NICWA responds to Brown’s comments
Story Published: Dec 22, 2008
Recently, national media outlets have reported on the case of an American Indian child who was placed for adoption with a non-Indian couple in Utah. The child is considered a member of the Leech Lake Band of Ojibwe Tribe, and the adoption was facilitated by a private adoption agency in Utah called Heart and Soul. Last week, a Utah state court recognized that the adoption was flawed, and on Sunday night the child was given to the child’s tribe for placement in a home with two of his other siblings.
Coverage by CNN, ABC, and other media concerns has been deeply flawed with ill-informed and sometimes deeply offensive rhetoric. We denounce these comments as the lowest point of journalistic endeavor. The true facts of this case speak volumes, beyond the frenzied attacks of irresponsible media spokespeople. Unfortunately, harmful utterances are common but the recent commentaries and coverage stretch outside the bounds of responsible journalism.
These comments do little to help the adoptive parents, the birth family, tribe, and children involved. The welfare of an American Indian child is at stake, and the painful experiences for all those involved were the result of inappropriate and illegal acts by those who were facilitating this adoption. We believe that once the facts in this case become widely available, viewers and the public will better understand the underlying reasons this event transpired.
Since the Indian Child Welfare Act (ICWA) of 1978 was specifically cited as a “ridiculous” law and presented in a foolish and negative light, we would like to address the role that ICWA plays and speak to its usefulness.
The National Indian Child Welfare Association (NICWA) – a nonprofit organization dedicated to improving the lives of American Indian children and families – deals with these kinds of cases on a regular basis. We have seen ICWA protect children and preserve and strengthen families. NICWA finds that when people who are making decisions that impact the lives of Indian children are committed to working together at an early stage in the private adoption process, these kinds of challenging and difficult decisions do not have to be made.
Following the straightforward adoptive requirements of ICWA is not difficult. It simply requires that the birth parent or parents wait 10 days after giving birth and then go before a judge to certify that the mother does understand and desires to give her child for adoption. After this, the law asks that a placement be pursued that considers the child’s relatives and other Indian families, which would usually mean talking with the birth family and child’s tribe. Following our inquiries into this specific private adoption and its chronology, at this time it appears that none of these actions, which are necessitated by federal law, were performed by the Utah adoption agency in this case.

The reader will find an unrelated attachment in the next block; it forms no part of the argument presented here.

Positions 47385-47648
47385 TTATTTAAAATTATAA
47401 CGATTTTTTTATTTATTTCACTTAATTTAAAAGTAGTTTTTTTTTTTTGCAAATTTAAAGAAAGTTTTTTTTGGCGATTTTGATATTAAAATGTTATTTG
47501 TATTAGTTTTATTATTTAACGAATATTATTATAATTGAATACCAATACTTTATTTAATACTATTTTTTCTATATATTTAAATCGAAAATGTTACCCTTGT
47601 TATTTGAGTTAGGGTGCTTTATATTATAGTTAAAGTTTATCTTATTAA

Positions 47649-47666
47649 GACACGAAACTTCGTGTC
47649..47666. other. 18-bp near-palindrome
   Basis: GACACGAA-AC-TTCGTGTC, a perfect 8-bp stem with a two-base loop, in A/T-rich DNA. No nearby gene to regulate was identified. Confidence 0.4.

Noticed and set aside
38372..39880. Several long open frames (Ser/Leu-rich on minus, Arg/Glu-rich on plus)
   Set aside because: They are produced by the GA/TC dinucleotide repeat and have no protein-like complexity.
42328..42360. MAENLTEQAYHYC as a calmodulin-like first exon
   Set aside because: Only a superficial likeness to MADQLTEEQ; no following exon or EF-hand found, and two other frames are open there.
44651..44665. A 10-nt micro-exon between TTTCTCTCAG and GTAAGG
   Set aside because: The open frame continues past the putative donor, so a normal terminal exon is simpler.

The delicate issues surrounding adoption deserve every diligence and the free-flowing of information for everyone involved. NICWA is ready to have those conversations, and we remain a resource working with parents, tribal governments, case managers, adoption agencies, attorneys and adoptive families. Our children are a gift from the Creator, and they deserve nothing less than our cooperation, honesty and deepest respect.
Terry L. Cross, MSW, LCSW
NICWA Executive Director
Below is an interesting 5-minute listen, which interviews the experiences of
both the adoptive family & the birth mother.
A couple in Utah adopted a son 6 months ago, but the courts have forced
them to return the baby to his birth mother, a member of the Ojibwe
American Indian tribe, in a complicated and emotional case.
*After listening to this NPR segment, what struck me the most was the fact that the natural mother of this baby CHANGED HER MIND immediately before or after the baby's birth, but she was still "convinced" by adoption "professionals" to sign the relinquishment forms. If a mother decides against adoption, she should not be influenced by "professionals" who make their living serving potential adoptive couples (their customers) and who benefit financially from adoption. Yet, unfortunately, this occurs more often than anyone wants to admit to. Under pressure of "doing the right thing for the baby" mothers are encouraged to "follow-through" with adoption plans, even when they have strong reservations and are feeling unsupported.
Can an "adoption professional" REALLY ethically counsel a pregnant mother without blatant disregard for the basic principles of "conflict of interest" and "non-directive counseling" which other professional counselors are ethically bound to? The answer is NO.
When natural mothers try to appeal in court, it is usually too late, (who exactly does adoption law serve?), and court proceedings are many times drawn-out to give the adoptive placement the advantage because of the months or years the child is in legal limbo ~ JUST long enough for the courts to determine that the adoptive placement is in the child's "best interest" so as not to disrupt the only home the child has "ever known". Is this really ethical for the child? To be separated & suffer that loss of their natural family when the mother has fought for her child from day one?
Does adoption law adequately protect mothers and children from this happening? NO.
Isn't something terribly wrong here?